I set one up quickly to test with using the stroke layer effect in Photoshop:

Creating SDF image in Photoshop

I saved this as a single-channel greyscale image, imported uncompressed to avoid errors.

Now in our shader, we can use the value read from this texture, along with the partial derivatives from adjacent fragments, to estimate how many screen pixels we are from the true boundary, and shade the pixel accordingly. Here's the SDF shader I used for this test, which plays nicely with Unity's built-in sprite rendering:

Shader "Sprites/SDF Sprite"
        _MainTex ("Texture", 2D) = "white" {}
        _Color("Tint", Color) = (1,1,1,1)
        _Sharpness("Sharpness", Range(0.01, 1)) = 1.0
        // Duplicate normal sprite shader behaviours.
        // (I skipped implementing split alpha though)
            "Queue" = "Transparent"
            "IgnoreProjector" = "True"
            "RenderType" = "Transparent"
            "PreviewType" = "Plane"
            "CanUseSpriteAtlas" = "True"

        Cull Off
        Lighting Off
        ZWrite Off
        Blend One OneMinusSrcAlpha

            #pragma vertex vert
            #pragma fragment frag
            #include "UnityCG.cginc"

            struct appdata
                float4 vertex : POSITION;
                float4 color : COLOR;
                float2 uv : TEXCOORD0;              

            struct v2f
                float4 vertex : SV_POSITION;
                fixed4 color : COLOR;
                float2 uv : TEXCOORD0;              

            sampler2D _MainTex;
            fixed4 _Color;
            float _Sharpness;

            v2f vert (appdata v)
                v2f o;
                o.vertex = UnityObjectToClipPos(v.vertex);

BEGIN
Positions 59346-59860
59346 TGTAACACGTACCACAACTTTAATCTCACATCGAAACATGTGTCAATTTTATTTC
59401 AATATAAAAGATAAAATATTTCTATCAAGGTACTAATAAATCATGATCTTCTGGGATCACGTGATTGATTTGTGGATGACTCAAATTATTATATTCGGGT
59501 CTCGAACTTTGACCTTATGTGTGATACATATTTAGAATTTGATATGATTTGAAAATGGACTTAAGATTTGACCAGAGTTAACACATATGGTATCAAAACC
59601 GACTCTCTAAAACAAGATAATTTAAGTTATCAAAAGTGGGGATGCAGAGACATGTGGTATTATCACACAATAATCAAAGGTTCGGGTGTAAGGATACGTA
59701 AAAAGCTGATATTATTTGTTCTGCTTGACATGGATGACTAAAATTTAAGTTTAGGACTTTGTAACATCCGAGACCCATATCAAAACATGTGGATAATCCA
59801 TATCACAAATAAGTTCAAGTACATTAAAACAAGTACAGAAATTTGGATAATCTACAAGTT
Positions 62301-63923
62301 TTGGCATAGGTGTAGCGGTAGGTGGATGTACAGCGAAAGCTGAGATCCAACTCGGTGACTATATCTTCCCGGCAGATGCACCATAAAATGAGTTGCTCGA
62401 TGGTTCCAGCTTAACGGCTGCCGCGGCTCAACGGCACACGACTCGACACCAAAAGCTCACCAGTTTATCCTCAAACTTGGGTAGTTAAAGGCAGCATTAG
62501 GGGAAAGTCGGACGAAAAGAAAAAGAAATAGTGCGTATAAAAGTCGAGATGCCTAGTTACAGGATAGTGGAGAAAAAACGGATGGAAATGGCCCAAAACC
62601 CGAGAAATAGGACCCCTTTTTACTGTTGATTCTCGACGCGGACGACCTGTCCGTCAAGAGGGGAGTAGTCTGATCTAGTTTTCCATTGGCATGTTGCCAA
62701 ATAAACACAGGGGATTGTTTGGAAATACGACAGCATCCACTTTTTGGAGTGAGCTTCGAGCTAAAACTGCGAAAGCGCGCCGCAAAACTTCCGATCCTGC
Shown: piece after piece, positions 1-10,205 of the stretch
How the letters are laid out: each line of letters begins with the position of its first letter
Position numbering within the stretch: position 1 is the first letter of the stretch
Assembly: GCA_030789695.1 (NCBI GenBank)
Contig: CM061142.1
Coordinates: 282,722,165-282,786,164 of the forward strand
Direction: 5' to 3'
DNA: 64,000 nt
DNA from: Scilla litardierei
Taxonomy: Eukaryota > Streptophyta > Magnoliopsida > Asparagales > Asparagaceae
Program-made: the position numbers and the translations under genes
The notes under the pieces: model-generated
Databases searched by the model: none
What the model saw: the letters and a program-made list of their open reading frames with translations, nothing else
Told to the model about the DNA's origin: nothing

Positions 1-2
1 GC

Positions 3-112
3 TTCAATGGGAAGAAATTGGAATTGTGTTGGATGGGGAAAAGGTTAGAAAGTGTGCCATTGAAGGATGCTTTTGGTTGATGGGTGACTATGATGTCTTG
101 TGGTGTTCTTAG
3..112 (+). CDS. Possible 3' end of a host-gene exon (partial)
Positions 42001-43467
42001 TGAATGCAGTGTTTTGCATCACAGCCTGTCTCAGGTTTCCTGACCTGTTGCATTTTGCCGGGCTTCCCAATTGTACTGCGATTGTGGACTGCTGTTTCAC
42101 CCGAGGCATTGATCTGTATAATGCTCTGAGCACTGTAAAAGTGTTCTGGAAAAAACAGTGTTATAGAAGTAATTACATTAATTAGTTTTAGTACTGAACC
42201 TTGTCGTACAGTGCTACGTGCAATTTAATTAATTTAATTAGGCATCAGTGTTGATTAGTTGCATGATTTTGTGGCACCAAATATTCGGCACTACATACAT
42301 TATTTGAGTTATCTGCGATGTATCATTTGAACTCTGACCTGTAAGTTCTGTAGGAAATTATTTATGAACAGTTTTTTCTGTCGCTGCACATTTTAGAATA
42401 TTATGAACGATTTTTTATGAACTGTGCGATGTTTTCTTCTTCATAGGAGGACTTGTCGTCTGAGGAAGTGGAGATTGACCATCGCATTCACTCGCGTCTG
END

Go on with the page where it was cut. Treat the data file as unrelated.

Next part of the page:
o.uv = v.uv;
                o.color = v.color * _Color;
                o.color.rgb *= 2.0f;

                return o;

            fixed4 frag (v2f i) : SV_Target
                float sdf = tex2D(_MainTex, i.uv).r - 0.5f;

                float2 gradient = float2(ddx(sdf), ddy(sdf));
                float speed = length(gradient);
                float distance = sdf / speed;
                float coverage = saturate(distance * _Sharpness + 0.5f);

                fixed4 color = i.color;

                color.a *= coverage * coverage * (3.0 - 2.0f * coverage);

                color.rgb *= color.a;

                return color;

Comparing this against a standard sprite at the same resolution, with the SDF shader's Sharpness parameter tuned to 0.7:

SDF vs Sprite Comparison

And with SDF, we get the bonus win that we can scale the object larger / zoom in closer before we start to see ugly interpolation artifacts:

SDF on the left, regular sprite on the right, at the same zoom

One thing I noted during this test was that if I ensured both sprites were displayed at a 1:1 screen pixel to sprite texel scale ratio, both looked identically well anti-aliased. I had to muck with my camera/window a bit to force a non-integer ratio before the sharp stairstep aliasing artifacts started to creep in with the regular sprite. So, that suggests another possible fix: if you can ensure the regular sprites are drawn at 1:1 scale in screen pixels, then you might not need to do anything fancy in the rendering at all.